Perhaps these snapshots from the Walsh yard the last few days will help brighten your perspective too.
I don’t know about you, but I actually enjoy rainy days in springtime.
To me, spring rains feel like a gift from the Earth, a kind and generous gift. Unlike the bone-chilling rains of November, these raindrops bring the promise of sunshine and warmer temperatures soon to come. But most importantly, these rainy days bring life with them: that glorious greenness that I love about the Mid-Atlantic and flowers, wonderful flowers, including the delightful-smelling lovelies pictured below.
So instead of groaning (or even cursing) about the rain, let’s try to smile about the beauty it will bring. Happy spring rain! 🙂
Teased by a short, glorious early warmup, many people in my part of the world are wishing aloud for the “real” spring to show up. (Of course, by that they mean sunny days and much warmer temperatures—which is probably jumping to late spring, but you get the idea.)
I have to agree, having had my fill of needing the heat turned on in the house and putting a winter coat on for the short walk to the mailbox. Apparently at some point in my life I became a wuss. But that, luckily for you, is not the subject of today’s entry.
Every year, we eagerly anticipate spring. We rejoice when we see the early flowers blooming: the tiny crocuses peeking through the dead leaves in flower beds, the forsythia bursting yellow in neatly trimmed hedges or natural wild abandon, and, finally, the daffodils, too numerous to count in my neighborhood. These bright spots of color remind us that the crunchy brown of the dead grass and the cheerless gray of the sky will soon be replaced by brilliant greens and blues. Curly lime-colored leaves will soon start filling in the now-bare trees, and once again, we will be surrounded by luxurious awe-inspiring growth. Somehow it makes us all feel better; it reminds us that we too can start again. It is, truly, a wonderful time of year.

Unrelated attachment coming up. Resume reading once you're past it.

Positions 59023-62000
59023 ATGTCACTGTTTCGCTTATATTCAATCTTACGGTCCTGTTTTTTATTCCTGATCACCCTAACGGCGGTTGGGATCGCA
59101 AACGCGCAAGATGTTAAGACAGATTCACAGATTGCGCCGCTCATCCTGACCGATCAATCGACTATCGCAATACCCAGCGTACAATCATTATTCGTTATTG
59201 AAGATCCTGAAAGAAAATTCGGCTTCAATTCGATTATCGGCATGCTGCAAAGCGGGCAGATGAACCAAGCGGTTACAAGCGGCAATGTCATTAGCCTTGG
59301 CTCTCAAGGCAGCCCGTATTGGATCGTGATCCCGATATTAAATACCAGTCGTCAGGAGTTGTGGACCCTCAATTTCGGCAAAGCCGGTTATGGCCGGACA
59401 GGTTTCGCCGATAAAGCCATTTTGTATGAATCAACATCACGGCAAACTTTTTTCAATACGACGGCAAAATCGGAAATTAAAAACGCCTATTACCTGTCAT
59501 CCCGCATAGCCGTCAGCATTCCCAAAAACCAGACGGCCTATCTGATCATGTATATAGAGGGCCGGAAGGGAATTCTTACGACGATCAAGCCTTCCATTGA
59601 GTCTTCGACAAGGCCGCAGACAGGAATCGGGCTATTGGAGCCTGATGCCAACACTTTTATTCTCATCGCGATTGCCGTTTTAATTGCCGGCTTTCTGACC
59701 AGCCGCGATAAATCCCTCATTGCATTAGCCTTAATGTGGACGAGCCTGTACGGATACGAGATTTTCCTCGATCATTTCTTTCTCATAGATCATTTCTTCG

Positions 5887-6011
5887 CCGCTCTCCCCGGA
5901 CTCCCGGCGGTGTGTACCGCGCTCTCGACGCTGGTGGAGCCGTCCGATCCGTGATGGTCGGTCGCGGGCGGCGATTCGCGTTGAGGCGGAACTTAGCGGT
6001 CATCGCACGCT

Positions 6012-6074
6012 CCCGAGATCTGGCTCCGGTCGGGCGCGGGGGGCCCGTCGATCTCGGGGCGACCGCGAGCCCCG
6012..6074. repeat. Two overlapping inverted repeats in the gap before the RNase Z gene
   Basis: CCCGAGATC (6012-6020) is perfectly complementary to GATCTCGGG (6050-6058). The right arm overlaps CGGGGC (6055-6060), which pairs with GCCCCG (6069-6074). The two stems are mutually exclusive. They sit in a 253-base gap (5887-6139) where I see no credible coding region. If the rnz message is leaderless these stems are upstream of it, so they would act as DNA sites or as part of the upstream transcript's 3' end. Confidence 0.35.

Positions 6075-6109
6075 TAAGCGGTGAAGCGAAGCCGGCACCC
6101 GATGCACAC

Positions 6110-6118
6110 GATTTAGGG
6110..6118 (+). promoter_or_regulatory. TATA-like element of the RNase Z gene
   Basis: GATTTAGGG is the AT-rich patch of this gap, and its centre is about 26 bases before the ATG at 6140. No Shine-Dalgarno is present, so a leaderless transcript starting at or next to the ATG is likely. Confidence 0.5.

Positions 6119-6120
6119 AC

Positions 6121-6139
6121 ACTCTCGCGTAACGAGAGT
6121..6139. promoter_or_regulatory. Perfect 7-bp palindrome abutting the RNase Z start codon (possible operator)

But this year I was struck by something I never really gave much thought to. Those harbingers of spring, those first flowers that appear—they tend to be quite delicate, in appearance anyway. Those tiny crocuses with their spindly almost non-existent leaves—how do they survive the cold, even the snow? How is that possible? I’m sure there’s a scientific explanation for this phenomenon, but I’m more interested in what it can teach us.
It made me think of my mom. I’ll never forget hearing, years ago, a dear friend of the family say my mother was the meekest person he knew. He meant it as a compliment, following it up with a comment about the meek inheriting the Earth. And he was right. She doesn’t make a grand entrance; she is never the loudest voice in the room. But she is also the strongest person I know. Without complaining, without looking for anyone’s pity or usually anyone’s help in any way, she has cared for a husband and five children, co-run a business, and survived hardships with grace. With a smile on her face, she’s always ready to lend a hand and be of service in any way she can. And she does it all without calling attention to herself. Like the crocus, she demonstrates that real strength is modest. It is quiet and can easily go unnoticed. But if we pay attention, we see the beauty: the true beauty of standing strong while being flexible enough to remain in harmony with the life that surrounds us.